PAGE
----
The “theory” behind aging in place is that if you remain “at home in your own home” you will be happier, healthier and experience joy at not having to relocate and move away from all that is familiar and comfortable to you. Admittedly, we become very attached to our homes as they represent our independence, they contain many memories and they offer stability. But as good as all of that sounds, there are also very valid reasons as to why this may not be a good choice.
First, and foremost, is whether or not the structure you live in is or can be renovated to be a safe place for you to live. Lurking around the corner are changes to our minds and bodies that may require us to think ahead and plan for these inevitable “bumps” in the road of life. There are innumerable alterations and modifications that can be accomplished in these structures we call our home to accommodate potential vision, hearing, balance, memory or any of the other myriad of physiological differences we may undergo. But along with such changes come important questions such as
Can you afford it?
Would the renovations cost more than moving to a “safer” residence?
How would you pay for it?
How will you maintain your home if you remain (mowing, shoveling, repairs)?
Are there so many stairs that it would be dangerous? (Can you only live on the first floor?
Is the neighborhood one you want to remain in? Is it safe? Is it changing?
What will changes do to the value of the home? Are they so specific as to exclude a specific buyer in the future?
What are you sacrificing to remain where you are?
Are there services, amenities or activities that you could be missing out on if you remain?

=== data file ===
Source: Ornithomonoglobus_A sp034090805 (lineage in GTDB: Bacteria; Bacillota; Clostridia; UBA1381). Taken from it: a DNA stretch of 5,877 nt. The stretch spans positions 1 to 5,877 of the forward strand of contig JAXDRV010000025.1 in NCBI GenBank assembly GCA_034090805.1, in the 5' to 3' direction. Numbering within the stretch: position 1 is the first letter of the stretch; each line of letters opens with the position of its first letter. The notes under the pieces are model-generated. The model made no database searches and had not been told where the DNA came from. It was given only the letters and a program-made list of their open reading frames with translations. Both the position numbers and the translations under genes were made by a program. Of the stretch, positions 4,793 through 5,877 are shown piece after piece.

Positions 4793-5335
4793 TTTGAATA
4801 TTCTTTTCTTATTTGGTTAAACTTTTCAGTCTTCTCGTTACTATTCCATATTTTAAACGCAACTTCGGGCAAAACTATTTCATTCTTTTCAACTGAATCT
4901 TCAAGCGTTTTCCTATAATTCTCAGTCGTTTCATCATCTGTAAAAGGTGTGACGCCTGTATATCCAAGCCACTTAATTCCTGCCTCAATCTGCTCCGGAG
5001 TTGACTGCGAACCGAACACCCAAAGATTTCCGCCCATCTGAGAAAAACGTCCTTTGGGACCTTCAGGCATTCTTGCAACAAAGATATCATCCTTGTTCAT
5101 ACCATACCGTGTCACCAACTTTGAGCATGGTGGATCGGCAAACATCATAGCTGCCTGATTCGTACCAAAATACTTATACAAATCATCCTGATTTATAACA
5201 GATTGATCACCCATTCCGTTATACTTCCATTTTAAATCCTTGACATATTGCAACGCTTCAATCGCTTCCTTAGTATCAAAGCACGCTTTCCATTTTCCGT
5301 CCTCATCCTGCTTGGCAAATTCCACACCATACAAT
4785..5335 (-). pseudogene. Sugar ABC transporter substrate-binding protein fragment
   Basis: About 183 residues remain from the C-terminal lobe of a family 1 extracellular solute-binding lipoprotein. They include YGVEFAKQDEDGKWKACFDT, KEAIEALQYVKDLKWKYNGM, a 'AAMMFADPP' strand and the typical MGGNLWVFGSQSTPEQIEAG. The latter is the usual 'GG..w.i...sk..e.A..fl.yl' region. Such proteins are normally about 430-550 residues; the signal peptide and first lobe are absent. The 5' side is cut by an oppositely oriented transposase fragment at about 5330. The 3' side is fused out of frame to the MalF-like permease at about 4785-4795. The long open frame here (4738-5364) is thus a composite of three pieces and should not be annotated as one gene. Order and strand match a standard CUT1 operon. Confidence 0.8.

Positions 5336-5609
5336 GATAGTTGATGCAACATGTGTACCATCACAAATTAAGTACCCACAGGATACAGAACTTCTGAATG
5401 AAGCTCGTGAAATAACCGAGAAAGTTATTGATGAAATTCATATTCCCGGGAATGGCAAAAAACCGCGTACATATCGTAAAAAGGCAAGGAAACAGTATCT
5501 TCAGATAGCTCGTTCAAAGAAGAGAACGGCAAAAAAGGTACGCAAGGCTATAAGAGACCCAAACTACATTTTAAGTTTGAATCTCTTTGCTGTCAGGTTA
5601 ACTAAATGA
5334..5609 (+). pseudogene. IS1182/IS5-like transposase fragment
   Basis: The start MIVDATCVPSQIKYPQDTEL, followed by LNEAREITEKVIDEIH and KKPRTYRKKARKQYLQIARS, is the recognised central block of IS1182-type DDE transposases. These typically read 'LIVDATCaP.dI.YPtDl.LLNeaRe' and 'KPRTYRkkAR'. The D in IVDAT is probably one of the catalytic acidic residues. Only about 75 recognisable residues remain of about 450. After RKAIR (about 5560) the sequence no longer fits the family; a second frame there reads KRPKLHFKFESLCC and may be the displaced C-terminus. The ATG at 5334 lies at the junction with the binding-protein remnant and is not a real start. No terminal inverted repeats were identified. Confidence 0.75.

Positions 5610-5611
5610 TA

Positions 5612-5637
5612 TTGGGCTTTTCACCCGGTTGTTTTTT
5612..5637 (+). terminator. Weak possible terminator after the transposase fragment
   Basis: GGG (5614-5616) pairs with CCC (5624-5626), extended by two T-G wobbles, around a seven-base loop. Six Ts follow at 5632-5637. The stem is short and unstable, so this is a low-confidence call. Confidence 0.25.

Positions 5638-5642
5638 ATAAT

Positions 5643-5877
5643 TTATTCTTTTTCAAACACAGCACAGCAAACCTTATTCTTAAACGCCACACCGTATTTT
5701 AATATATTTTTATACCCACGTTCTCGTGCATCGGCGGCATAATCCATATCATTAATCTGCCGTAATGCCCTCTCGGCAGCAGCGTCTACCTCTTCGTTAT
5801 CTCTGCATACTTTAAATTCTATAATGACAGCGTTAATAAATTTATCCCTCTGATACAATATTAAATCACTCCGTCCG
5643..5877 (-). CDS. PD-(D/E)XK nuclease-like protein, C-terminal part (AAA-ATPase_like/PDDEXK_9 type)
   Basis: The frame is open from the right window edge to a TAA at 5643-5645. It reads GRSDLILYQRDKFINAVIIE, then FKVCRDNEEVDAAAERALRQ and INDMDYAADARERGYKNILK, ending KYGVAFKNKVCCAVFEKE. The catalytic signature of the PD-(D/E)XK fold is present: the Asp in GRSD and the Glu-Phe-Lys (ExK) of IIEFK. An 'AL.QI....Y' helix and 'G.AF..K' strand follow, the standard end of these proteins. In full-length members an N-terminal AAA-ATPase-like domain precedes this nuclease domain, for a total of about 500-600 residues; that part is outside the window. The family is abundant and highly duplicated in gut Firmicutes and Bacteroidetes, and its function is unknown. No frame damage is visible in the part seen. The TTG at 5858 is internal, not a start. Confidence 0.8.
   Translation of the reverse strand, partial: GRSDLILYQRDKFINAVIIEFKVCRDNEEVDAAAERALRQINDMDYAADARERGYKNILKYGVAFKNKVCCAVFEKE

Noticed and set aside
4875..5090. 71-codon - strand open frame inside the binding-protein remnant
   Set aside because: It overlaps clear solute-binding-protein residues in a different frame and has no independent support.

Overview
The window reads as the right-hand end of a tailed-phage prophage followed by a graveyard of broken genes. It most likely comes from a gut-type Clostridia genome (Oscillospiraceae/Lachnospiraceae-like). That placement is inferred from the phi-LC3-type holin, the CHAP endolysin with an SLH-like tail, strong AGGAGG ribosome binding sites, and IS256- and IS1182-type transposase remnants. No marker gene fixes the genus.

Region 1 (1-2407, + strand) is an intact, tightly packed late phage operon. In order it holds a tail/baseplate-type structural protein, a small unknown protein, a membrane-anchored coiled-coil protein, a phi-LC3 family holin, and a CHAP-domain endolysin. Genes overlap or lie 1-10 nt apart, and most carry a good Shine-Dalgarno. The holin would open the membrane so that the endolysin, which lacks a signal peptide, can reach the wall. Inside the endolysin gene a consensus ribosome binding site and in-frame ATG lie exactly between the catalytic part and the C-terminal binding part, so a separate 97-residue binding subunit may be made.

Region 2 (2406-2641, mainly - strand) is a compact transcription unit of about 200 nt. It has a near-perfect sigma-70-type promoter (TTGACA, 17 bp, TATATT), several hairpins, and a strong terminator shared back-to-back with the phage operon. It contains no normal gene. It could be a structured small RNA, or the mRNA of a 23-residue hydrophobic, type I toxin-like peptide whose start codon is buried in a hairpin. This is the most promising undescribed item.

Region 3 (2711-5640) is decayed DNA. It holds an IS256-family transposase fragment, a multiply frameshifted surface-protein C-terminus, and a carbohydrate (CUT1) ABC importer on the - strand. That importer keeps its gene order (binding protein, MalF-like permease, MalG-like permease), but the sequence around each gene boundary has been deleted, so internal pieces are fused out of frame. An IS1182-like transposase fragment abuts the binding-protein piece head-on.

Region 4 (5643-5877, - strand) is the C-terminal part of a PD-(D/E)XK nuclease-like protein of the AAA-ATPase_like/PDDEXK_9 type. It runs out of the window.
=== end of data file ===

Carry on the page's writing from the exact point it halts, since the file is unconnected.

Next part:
There are many more questions, but I think you get the basic picture. The decision on whether or not your home can fulfill your needs is a crucial question to ask yourself when debating this decision.
Along with the importance of the safety of the structure is consideration of your health. You may now already be experiencing health issues that may make it unsafe for you to remain in your home as you age. Even though we cannot predict the future, we know already that it may be necessary for us to seek outside help in assisting us in caring for ourselves if we remain at home. Are those types of services available to you in the community where you live? Can you afford them? While I am a strong What Is Healthy Lifestyle proponent of “telehealth” (the use of technology, such as computers in your home, to communicate health care monitoring and delivery), this technology is in its infancy. Depending on your needs, it can be expensive, although costs are falling as this technology becomes utilized more and more, so the benefits may well be worth the price in your situation. If you remain in your home, can you get to your health care providers if you cannot drive? So, again, there are a multitude of points to ponder.
To further the question of the ability to get to your health care provider is the question of transportation in general. When you can no longer drive, do you have someone who can transport you? Public transportation, in some communities, is not at a level where it is available to seniors who remain in their homes. And although private neighborhood transportation may be available (such as a pick up services), is there a fee involved? If this piece of the “aging puzzle” is missing, then perhaps remaining in your home is not a good choice for you. Having transportation ensures that you will be able to continue your social activities, take classes, attend events and church and stay involved in life! This is a very valuable part of successful aging.
While remaining in our homes seems intuitively like a very positive thing, there are an endless amount of issues that need to be taken into consideration. And it may just be that relocating to a place that better suits your needs may be your best choice after all.
As you can see the decision to remain in your home as you age is not as easy as it may seem. But hopefully this information will serve as a Healthy Diet Menu spring-board for researching and starting that discussion with yourself or others on how to lay the groundwork for happy and health aging.